The Highlands Golf Course is getting a new purpose.

"When you think about a golf course and the open rolling hills, this really gives kids the chance to go out and chase butterflies, watch the stars at night do all of those fun things," President and CEO of Blandford Nature Center Jason Meyer said.

Initially, there was a suggestion to build condominiums on the 121-acre property.

"I think everybody quickly realized that housing wasn't the best use of that property, and that's how we entered into the discussions of expanding Blandford Nature Center," Meyer said. "It'll be a natural area where it's habitat for wildlife trails for the public and an opportunity for kids to get dirty."

The Land Conservancy of West Michigan has partnered with Blandford to make this project the centerpiece of urban restoration, with the help of a $3 million loan.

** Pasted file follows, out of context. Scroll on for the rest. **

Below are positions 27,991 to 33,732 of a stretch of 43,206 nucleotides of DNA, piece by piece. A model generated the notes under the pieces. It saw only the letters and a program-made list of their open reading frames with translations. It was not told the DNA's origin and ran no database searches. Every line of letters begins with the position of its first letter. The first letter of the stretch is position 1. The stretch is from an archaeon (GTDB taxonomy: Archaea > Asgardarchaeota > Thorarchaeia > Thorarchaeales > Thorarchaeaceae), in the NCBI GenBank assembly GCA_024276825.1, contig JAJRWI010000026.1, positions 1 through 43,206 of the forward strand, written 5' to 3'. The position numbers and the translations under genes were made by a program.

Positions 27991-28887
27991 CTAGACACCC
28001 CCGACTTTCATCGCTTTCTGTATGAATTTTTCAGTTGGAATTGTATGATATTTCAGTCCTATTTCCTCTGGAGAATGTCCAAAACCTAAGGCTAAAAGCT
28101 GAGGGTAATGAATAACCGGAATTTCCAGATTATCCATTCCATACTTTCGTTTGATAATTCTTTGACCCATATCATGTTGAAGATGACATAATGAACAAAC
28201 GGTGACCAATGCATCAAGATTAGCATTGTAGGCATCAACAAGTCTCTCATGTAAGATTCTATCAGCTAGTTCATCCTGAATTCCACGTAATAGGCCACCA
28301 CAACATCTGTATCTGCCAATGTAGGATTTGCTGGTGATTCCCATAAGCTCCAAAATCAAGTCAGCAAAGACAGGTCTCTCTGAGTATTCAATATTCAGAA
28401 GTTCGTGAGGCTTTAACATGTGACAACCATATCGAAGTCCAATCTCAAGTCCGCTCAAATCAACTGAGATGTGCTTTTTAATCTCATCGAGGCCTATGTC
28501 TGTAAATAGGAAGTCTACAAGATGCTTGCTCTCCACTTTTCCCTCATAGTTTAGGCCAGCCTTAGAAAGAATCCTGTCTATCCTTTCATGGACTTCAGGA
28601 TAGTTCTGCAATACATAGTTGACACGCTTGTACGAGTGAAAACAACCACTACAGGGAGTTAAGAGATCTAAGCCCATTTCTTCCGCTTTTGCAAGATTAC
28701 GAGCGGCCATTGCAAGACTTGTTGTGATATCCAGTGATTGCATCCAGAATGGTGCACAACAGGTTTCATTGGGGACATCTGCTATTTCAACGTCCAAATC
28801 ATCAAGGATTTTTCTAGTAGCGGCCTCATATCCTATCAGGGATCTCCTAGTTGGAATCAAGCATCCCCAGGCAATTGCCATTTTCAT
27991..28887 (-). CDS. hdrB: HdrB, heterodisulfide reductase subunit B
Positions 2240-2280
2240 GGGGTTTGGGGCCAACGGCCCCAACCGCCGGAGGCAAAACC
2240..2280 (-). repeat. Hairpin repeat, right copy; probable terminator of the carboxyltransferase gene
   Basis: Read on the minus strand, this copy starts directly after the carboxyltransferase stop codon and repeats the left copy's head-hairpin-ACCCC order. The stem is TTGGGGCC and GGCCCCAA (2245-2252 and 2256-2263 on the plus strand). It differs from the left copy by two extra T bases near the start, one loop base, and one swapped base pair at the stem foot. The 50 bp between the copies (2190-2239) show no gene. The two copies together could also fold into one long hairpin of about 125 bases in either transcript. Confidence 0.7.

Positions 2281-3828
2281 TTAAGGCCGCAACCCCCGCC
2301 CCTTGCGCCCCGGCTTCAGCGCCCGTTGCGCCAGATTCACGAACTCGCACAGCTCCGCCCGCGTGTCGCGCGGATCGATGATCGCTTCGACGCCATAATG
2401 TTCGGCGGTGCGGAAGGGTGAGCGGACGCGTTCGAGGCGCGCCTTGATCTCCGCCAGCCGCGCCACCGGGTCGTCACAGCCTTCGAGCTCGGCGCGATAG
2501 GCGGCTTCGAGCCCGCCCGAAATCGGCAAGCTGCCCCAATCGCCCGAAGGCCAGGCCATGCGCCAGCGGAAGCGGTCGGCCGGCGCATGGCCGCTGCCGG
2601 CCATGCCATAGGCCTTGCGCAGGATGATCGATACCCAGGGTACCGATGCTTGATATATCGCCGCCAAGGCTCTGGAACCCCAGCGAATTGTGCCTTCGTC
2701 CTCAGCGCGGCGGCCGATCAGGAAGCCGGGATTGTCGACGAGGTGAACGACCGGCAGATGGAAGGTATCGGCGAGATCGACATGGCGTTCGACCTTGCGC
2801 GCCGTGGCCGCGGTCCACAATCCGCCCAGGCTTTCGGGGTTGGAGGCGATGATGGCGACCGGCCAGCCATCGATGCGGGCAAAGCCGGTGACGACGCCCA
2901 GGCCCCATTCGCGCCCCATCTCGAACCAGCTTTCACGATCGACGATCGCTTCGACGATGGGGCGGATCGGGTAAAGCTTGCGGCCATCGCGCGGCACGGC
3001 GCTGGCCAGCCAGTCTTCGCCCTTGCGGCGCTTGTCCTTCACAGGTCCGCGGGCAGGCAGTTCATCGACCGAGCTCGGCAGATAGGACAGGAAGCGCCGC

"One of the things we want to do is to create a quality of life in West Michigan that draws people in and this is one of those things that people are naturally going to gravitate to," Executive Director of Land Conservancy of West Michigan Joe Engel said.

After a thorough safety inspection of the property, it'll be time to get to work.

"Wetlands restoration, reestablishing some native forests that used to be here many many years ago, back in the 1870's and 80's and establishing an ability for the urban population to use it," Engel said.

The two are also going to speak to the locals about their opinions for the land.

"Over the course of the next 12 to 18 months, holding some community focus groups, reaching out to the neighbors and getting their input on what this property could be because really it's for all of us," Meyer said.

The plan is to add some trails and pavilions to the area, and it'll be entirely free. Blandford executives anticipate the area to be open for the public by the end of the year.